March 4

Welcome home, Grace

It was a simple chalkboard, made from a do-it-yourself craft kit and gifted to me from one of my students. Framed with purple and dotted with gold glitter, I decided it would be the perfect add-on to the baby’s room.

9 weeks! I wrote with a fresh cylinder of white chalk, hanging up the mini-board next to the door and tiptoeing to rest the chalk above the door frame. “Can you believe we’re in single digits?” I asked Adam as I sat on the carpet of the bare, echo-y room, googling “maternity dresses” as he puzzled together the crib.

8 weeks! I wrote, dripping with sweat before the day had even begun. “How is it still this hot in September?” I grumbled to Adam as I put on a dress for school. “Can we plan our next child so she’s NOT born in the hottest summer I’ve ever lived through?”

“A flare for the dramatic,” Adam smiled.

7 weeks! I looked at my phone. Late afternoon sun streamed through the cracks in the shades. “Five minutes ‘til we’re leaving!” I called out. “This is your last chance to learn how to have a baby!” I reached up to replace the chalk, half of it bouncing back on the floor. After tonight, our final childbirth class would be over… another “check” on the before-baby list.

6 weeks! I wrote, returning the chalk and walking back to the washer to continue carefully cutting the tags off the massive pile of baby clothes, dropping them in and dutifully topping with a capful of sensitive-skin laundry detergent. “What if I know I’m never, ever going to dress her in something?” I held up a small jacket reminiscent of a miniature pink Yeti. Adam shook his head.

5 weeks! I wiped the chalk dust on my leg and turned back to her closet, organizing dollish clothes from newborn to nine months, complete with pink and gold size markers. “Jeeeez,” Adam stared at the row of fabric and color. “Taking after her mother already, I see…”

4 weeks! I swirled away a stray white mark on the corner of the board. I grabbed a duffel in the closet just outside of her room, walking to our bureau to stuff it with sweatpants, a heating pad, and other “labor must-haves” listed in our hospital guide. “Do we need all that?” Adam stared at the not-quite-zipped back on the conference table, overflowing with Gatorade and slippers and massage oil.

3 weeks! I replaced the chalk. “Don’t forget I’ll be home late,” I reminded Adam. “Mom and I are going to the breastfeeding class in Burlington.”

“Didn’t you read two books on that already? What more is there to learn?” [Post-script: There was a lot.)

2 weeks! I looked at the frighteningly small number, waves of anticipation and anxiety running through me. My last day, I thought to myself. Twenty-one parent conferences separated me from the end of my work duties, physical release, and our new family. I rubbed my pulsing lower back and walked to pack my lunch.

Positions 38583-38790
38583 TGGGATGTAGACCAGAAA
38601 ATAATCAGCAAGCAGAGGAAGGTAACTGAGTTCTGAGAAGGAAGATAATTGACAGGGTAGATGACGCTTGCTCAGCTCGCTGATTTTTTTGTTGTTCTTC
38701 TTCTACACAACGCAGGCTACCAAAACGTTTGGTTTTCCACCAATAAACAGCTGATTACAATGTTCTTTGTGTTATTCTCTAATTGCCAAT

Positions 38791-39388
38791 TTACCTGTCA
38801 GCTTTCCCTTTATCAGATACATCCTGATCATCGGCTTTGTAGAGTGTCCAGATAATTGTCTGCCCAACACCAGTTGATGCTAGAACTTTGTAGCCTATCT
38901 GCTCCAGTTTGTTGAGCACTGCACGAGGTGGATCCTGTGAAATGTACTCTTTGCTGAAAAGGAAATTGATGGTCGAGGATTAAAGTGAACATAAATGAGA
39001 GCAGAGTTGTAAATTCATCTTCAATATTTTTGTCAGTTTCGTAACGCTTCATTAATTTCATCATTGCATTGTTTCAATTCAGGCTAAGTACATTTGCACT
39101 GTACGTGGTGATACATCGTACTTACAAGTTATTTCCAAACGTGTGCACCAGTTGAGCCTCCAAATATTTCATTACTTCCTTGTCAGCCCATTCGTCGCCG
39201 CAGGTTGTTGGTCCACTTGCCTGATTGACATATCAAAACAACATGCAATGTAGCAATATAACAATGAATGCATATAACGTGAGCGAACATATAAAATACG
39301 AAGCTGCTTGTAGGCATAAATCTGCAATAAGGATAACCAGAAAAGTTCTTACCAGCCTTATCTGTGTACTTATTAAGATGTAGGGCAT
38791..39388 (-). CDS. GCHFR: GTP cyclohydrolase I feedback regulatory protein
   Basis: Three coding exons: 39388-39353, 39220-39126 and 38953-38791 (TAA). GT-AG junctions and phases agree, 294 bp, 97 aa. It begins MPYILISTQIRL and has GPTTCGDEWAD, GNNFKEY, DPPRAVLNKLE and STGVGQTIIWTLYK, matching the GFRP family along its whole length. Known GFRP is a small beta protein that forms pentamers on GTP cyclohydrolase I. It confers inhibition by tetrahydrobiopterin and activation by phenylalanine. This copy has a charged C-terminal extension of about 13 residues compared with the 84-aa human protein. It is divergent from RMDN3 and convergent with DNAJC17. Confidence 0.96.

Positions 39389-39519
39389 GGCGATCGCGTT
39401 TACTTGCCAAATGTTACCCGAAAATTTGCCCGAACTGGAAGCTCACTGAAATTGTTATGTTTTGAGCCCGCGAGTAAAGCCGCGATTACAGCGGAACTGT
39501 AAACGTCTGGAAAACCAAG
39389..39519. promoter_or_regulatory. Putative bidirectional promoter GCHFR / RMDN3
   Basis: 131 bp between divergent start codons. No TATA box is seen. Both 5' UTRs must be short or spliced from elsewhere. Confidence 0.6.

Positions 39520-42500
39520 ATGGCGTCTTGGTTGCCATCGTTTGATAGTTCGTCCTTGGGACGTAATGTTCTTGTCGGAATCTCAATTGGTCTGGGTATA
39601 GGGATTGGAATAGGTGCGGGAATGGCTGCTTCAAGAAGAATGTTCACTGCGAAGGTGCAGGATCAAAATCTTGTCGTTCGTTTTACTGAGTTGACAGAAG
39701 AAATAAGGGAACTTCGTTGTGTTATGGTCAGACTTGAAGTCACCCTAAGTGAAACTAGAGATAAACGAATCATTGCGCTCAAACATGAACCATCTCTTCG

1 week! I tiptoed to replace the chalk and poked my head in the bathroom. “Can you believe that’s the last time I’ll ever write ‘week’ on the board? Another PERSON could be living here next week!”

* * *

I looked up at the door, my red-rimmed eyes meeting Adam’s in the entryway to her bedroom. I rocked back and forth, back and forth. Exhaustion and nerves weighed heavily on my chest with every breath. When I looked up, Adam had swirled away my chalk writing, “Welcome home, Grace” now in its place.

We’d arrived home from the hospital a few minutes earlier– after a tear-filled, momentous forty-five minute drive– appalled that the hospital staff trusted us enough to leave with a baby. “But we don’t know what we’re doing! And she’s so tiny!” I had cried in the parking garage, my face wet and blotchy.

Her crying now softened to a whimper, and I laid her across my lap. Welcome home, Grace.


Posted March 4, 2019 by clumbra45 in category Uncategorized

4 thoughts on “Welcome home, Grace

  1. Kristi Lonheim

    Sounds like it went according to plan – at least on her birth date. You’ll treasure these peeks at your countdown to motherhood throughout the years.

    Reply
  2. Maureen

    I remember this same feeling – “appalled that the hospital staff trusted us enough to leave with a baby.” It is terrifying – terrifyingly wonderful. Congratulations!! Such an awesome experience!!

    Reply
  3. Wendy C.

    I remember the first night with Nathaniel and thinking to myself ” I have to keep him alive!”. That moment is quite surreal.

    Reply
  4. Elisabeth Ellington

    Wonderful structure here as you count down the weeks and share a brief memory from that time. I loved your line about feeling appalled that you were about to leave the hospital with a baby when you knew nothing about caring for her. I think you do so well in that final paragraph at capturing the joy and the fear!

    Reply

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